Ideally, these should be from the same game, to control for other factors. For instance, Slayer and Spartan Ops in Halo 4, or Free-for-All and Combat Training in Call of Duty: Black Ops 2. We should also attempt to control for difficulty, recording how frequently a given player wins at each game type. Do not include unwinnable or nigh-unwinnable cooperative modes like Firefight and Zombies, because that introduces inevitable frustration as a factor.
Results: If the cooperative players exhibit less aggressive feelings than the competitive players, we may propose that these aggressive feelings are at least in part tied to the psychology of competition, rather than simply the content of the games.
Study: Gory versus Clean
Have a pair of sample groups play two different games -- some should play a gory torture-fest like Mortal Kombat, while others should play cleaner family fare like Super Smash Brothers.
One rule, though. The two games chosen should have similar designs, with similar levels of difficulty, intensity, and frequency of combat. If you don't control for those factors, then the study is worthless.
Results: If the players of the gory game exhibit more aggressive feelings than the players of the family game, then we may propose that gore is a contributing factor.
Study: Violent Video Games versus Violent Sports
Measure the aggressive feelings of a pair of sample groups -- hardcore Call of Duty players after a series of matches, and high-school football players after a game.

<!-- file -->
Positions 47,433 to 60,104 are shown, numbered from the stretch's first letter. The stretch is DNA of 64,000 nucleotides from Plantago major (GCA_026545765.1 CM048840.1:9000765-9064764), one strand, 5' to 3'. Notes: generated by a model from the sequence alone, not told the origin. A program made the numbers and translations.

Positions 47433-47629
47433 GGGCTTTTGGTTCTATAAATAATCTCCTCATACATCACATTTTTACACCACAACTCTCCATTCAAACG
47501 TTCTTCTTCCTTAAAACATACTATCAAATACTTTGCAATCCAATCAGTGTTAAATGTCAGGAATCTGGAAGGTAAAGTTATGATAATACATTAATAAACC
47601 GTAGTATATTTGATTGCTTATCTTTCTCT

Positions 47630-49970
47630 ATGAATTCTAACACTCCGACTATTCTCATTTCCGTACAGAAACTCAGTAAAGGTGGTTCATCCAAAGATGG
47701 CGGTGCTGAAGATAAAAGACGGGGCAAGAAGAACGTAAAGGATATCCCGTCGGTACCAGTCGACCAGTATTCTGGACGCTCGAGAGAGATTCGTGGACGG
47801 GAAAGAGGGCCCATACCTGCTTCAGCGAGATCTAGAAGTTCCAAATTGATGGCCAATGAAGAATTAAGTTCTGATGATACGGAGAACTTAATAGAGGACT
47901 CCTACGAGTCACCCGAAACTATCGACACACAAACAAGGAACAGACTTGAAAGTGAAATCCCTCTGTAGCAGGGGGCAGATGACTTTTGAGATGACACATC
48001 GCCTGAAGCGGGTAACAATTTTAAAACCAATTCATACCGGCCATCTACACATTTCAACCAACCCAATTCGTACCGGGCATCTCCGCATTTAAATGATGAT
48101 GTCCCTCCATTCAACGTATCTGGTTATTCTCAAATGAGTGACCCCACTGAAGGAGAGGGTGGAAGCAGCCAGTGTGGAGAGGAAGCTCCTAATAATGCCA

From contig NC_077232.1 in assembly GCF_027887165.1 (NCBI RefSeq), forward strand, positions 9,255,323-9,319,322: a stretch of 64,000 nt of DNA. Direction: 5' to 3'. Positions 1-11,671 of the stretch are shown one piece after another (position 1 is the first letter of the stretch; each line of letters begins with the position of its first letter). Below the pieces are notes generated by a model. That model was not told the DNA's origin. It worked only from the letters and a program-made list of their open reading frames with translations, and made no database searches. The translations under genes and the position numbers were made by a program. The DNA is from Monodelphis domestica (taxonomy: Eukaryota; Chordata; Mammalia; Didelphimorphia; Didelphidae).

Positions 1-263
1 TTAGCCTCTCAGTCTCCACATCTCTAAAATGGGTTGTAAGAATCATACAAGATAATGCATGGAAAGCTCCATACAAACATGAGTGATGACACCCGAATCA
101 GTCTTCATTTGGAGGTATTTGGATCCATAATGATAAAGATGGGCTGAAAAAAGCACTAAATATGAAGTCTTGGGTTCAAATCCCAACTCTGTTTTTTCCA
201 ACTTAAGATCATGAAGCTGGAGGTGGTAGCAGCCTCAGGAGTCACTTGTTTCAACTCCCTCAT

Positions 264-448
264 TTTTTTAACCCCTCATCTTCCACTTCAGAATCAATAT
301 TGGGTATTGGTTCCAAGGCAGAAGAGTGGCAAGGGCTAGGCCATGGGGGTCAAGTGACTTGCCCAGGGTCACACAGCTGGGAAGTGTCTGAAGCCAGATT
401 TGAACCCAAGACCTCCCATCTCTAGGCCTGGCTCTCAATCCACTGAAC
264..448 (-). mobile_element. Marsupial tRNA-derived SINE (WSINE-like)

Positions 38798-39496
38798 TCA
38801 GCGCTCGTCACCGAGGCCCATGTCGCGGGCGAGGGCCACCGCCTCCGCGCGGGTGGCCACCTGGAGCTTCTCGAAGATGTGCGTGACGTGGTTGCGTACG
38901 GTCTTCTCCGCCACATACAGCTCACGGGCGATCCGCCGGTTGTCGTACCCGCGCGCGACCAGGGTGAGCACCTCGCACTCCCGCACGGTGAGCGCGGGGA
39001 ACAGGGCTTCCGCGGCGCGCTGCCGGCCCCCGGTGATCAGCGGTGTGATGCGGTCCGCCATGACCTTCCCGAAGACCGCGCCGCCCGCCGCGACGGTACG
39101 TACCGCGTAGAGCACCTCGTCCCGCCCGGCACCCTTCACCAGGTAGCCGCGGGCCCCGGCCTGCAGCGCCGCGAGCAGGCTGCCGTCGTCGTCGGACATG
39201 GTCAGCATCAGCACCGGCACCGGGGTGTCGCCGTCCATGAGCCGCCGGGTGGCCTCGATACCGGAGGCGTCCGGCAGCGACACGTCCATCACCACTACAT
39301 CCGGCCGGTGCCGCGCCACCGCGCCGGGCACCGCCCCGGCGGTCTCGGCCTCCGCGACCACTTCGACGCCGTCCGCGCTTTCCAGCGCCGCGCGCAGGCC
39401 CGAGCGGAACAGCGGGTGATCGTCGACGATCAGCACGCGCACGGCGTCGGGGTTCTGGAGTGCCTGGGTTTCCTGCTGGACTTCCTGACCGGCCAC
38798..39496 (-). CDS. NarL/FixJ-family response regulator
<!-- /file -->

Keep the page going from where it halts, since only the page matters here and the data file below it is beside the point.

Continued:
Results: If the football players exhibit the same type of aggressive feelings, or exceed those of the Call of Duty players, then we have learned something very important.
Which Games Are the First to Go?
Controlled studies like these are the only way we are ever going to zero in on how, exactly, these games might be doing harm to our children, our adults (who also play them), and our society, if any at all.
But the last study is the most important one, for this reason. We like to zero in on the favorite pastimes of the geeks, the outcasts, and the socially-inept to explain why they occasionally snap, make violent threats, and in rare but horrible cases, take violent action. We do it because their pastimes are new and strange and hard to understand.
But if we find that their pastimes are no more harmful than an old-fashioned game of football, then that leaves us with this question:
Do we ban the games that may contribute to violent tendencies in our socially-rejected kids? Or should we start by banning the games played by the socially-powerful kids -- the hazers and the bullies -- whose aggressive and violent attitudes turn those geeky kids into social outcasts, and make their lives a living hell every single day?
Do we ban the games that laughably "train" children to use imaginary weapons? Or do we ban the games that physically train children to actually smash and injure each other?
If violence in games is truly found to have a preventable negative impact on children, then I'm all for improving our ability to protect our children from that impact. But let's start at the top of the list. Let's start by restricting the games that do the most harm, and only then work our way down.
To see this essay in its original online form, go to http://rangutang.tumblr.com/post/38479340315/the-real-questions-about-violent-video-games